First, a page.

Science & Technology


Is approaching immortality immoral?


I'm speaking later this week at the World Transhumanist Association's annual meeting, Transvision 2004. Below is a short version of my remarks.

What if a biomedical researcher discovered that lives were being cut short because every human being was infected in the womb by a disease organism that eventually wears down the human immune system's ability to protect us? Until that discovery, the "natural" average lifespan was the proverbial three score and ten years.

Once the discovery is made, another brilliant researcher devises a "vaccine" that kills off the disease organism. Suddenly the average lifespan doubles to seven score (140 years). In a sense, this is exactly where we find ourselves today. There are no "vaccines" yet to cure the disease of aging. But biomedical researchers understand more with each passing year about the processes that cause the increasing physical and mental debilities that we define as aging. Aging is no more or less "natural" than cholera, smallpox, diabetes, arteriosclerosis, or any disease that cuts short human lives.

Nevertheless, a number of prominent bioethicists and other policy intellectuals are arguing that we should oppose any such life-doubling "vaccine" on the grounds that it would interfere with the "natural" course of human life.

For example, in the current issue of the journal Gerontology, bioethicist Daniel Callahan claims in a debate with Gregory Stock that doubling human lifespans would be a net negative for individuals and society.

Callahan makes three arguments. First, he points out that the "problems of war, poverty, environment, job creation, and social and familial violence" would not "be solved by everyone living a much longer life." Second, he asserts that longer lives will lead mostly to more golf games, not new social energy. "I don't believe that if you give most people longer lives, even in better health, they are going to find new opportunities and new initiatives," Callahan writes.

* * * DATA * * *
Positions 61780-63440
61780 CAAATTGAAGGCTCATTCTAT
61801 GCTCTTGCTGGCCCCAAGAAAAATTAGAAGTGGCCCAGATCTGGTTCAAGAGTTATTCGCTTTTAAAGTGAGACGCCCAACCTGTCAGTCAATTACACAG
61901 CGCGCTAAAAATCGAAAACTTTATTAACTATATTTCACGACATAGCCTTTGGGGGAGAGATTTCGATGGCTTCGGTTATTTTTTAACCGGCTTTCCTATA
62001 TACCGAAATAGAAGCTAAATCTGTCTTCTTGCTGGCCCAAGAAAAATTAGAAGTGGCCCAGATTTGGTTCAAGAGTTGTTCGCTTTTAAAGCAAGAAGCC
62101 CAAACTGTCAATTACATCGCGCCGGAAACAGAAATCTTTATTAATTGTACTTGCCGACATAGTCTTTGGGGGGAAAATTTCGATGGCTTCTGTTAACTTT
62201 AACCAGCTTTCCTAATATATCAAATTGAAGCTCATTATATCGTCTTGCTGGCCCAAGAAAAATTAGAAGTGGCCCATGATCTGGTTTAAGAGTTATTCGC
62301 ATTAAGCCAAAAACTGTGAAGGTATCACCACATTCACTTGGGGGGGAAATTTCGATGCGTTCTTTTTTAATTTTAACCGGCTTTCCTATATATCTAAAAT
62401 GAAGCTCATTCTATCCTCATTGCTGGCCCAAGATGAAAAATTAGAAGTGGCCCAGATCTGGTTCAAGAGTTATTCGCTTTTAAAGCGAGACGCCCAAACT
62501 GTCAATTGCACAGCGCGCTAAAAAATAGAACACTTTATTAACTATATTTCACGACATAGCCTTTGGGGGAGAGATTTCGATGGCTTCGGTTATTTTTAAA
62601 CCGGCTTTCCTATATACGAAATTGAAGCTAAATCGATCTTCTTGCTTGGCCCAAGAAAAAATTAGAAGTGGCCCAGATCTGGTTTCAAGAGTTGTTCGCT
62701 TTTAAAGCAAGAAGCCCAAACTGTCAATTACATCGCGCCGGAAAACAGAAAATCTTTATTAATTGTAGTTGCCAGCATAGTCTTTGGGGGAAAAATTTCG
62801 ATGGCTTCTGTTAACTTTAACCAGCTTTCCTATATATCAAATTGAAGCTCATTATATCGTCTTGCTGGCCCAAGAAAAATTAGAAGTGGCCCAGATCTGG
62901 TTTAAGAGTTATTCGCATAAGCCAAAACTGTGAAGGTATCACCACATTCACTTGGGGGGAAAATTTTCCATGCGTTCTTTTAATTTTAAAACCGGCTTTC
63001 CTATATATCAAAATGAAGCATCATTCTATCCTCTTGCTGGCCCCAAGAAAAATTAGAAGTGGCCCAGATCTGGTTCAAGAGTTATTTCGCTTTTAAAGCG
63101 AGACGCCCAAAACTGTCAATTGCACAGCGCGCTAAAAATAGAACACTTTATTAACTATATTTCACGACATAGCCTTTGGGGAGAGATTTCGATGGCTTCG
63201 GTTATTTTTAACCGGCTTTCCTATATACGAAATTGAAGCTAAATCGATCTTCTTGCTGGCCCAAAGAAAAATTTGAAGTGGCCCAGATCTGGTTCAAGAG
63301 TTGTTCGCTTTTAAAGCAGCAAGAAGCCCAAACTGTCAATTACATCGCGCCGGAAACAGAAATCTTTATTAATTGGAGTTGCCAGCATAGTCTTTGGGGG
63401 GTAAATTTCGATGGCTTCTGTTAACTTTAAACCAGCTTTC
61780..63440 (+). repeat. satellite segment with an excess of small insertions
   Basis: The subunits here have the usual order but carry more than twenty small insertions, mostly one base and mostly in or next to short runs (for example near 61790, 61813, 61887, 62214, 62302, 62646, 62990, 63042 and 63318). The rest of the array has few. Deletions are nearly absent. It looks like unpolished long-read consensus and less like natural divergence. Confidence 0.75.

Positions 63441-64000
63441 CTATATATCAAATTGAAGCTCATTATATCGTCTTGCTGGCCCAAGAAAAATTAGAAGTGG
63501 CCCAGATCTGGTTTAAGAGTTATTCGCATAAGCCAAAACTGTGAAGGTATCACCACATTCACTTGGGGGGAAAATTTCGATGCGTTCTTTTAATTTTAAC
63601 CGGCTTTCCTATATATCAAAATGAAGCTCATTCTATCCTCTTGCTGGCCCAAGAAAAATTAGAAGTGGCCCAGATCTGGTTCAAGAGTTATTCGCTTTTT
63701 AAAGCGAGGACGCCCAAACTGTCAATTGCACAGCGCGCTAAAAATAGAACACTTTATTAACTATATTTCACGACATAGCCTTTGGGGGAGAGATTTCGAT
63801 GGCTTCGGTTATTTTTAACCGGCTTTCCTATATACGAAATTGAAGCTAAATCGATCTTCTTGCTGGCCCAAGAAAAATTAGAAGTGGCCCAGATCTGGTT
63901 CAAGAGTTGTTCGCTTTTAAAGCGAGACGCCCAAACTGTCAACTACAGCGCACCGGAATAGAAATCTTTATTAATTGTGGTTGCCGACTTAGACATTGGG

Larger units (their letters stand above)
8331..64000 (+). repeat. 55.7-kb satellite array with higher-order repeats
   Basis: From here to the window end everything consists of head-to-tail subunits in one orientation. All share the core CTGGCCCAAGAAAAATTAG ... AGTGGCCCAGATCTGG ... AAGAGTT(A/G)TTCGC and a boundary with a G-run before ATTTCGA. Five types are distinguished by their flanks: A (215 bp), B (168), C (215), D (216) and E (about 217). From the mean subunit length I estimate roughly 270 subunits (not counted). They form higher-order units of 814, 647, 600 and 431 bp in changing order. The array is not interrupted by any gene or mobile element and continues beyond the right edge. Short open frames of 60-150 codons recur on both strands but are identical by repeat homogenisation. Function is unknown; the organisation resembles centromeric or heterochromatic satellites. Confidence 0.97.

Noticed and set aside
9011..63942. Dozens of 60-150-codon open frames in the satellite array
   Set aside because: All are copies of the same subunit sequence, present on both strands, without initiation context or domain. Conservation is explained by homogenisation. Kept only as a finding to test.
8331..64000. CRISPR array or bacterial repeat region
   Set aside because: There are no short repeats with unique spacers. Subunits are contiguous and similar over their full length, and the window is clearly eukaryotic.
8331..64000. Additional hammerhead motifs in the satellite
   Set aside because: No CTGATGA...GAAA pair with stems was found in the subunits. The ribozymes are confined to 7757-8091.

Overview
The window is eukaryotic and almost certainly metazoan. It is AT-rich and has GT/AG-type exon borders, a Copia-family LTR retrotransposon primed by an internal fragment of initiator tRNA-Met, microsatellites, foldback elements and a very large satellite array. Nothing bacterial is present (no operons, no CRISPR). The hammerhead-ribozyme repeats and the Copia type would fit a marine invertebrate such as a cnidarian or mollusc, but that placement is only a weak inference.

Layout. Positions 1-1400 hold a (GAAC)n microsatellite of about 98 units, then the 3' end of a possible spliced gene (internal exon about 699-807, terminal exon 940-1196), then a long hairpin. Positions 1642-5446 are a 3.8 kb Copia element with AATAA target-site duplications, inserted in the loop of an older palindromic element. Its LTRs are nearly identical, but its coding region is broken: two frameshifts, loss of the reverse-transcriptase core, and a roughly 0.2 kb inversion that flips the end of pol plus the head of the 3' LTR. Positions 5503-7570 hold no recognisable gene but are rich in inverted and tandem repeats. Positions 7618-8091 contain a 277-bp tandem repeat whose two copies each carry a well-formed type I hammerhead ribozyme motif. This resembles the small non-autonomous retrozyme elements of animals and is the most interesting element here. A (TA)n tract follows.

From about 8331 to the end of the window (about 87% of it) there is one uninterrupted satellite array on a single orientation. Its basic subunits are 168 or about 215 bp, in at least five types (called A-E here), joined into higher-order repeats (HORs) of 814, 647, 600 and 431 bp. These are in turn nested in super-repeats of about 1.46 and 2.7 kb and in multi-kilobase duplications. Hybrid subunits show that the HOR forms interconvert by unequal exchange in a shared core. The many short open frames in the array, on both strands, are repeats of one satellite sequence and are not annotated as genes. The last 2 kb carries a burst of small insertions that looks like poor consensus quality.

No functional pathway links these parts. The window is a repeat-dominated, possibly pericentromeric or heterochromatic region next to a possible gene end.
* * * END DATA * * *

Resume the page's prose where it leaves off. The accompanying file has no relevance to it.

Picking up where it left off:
And thirdly, Callahan is worried about what longer lives would do to child bearing and rearing, Social Security and Medicare. He demands that "each one of the problems I mentioned has to be solved in advance. The dumbest thing for us to do would be to wander into this new world and say, 'We'll deal with the problems as they come along.'"

Callahan's first argument is a non sequitur. People already engage in lots of activities that do not aim directly at "solving" war, poverty, environmental problems, job creation, and the rest. Surely we can't stop everything until we've ended war, poverty, and familial violence. Anti-aging biomedical research wouldn't obviously exacerbate any of the problems listed by Callahan and might actually moderate some of them. If people knew that they were likely to enjoy many more healthy years, they might be more inclined to longer-term thinking aimed at remedying some of those problems.

Second, Callahan's "longer life equals more golf" argument is not only condescending, it ignores the ravages that physical decline visits on people. Callahan, age 73, sees a lack of "new energy" among his confreres. Even if people are healthy at age 75, their "energy" levels will be lower than at age 30. They may not begin "new initiatives" because they can't expect to live to see them come to fruition.

But diminishing physical energy isn't the only problem; there is also waning psychic energy. "There's a factor that has nothing to do with physical energy. That is the boredom and repetition of life," he argues. "I ran an organization for 27 years. I didn't get physically tired. I just got bored doing the same thing repetitiously."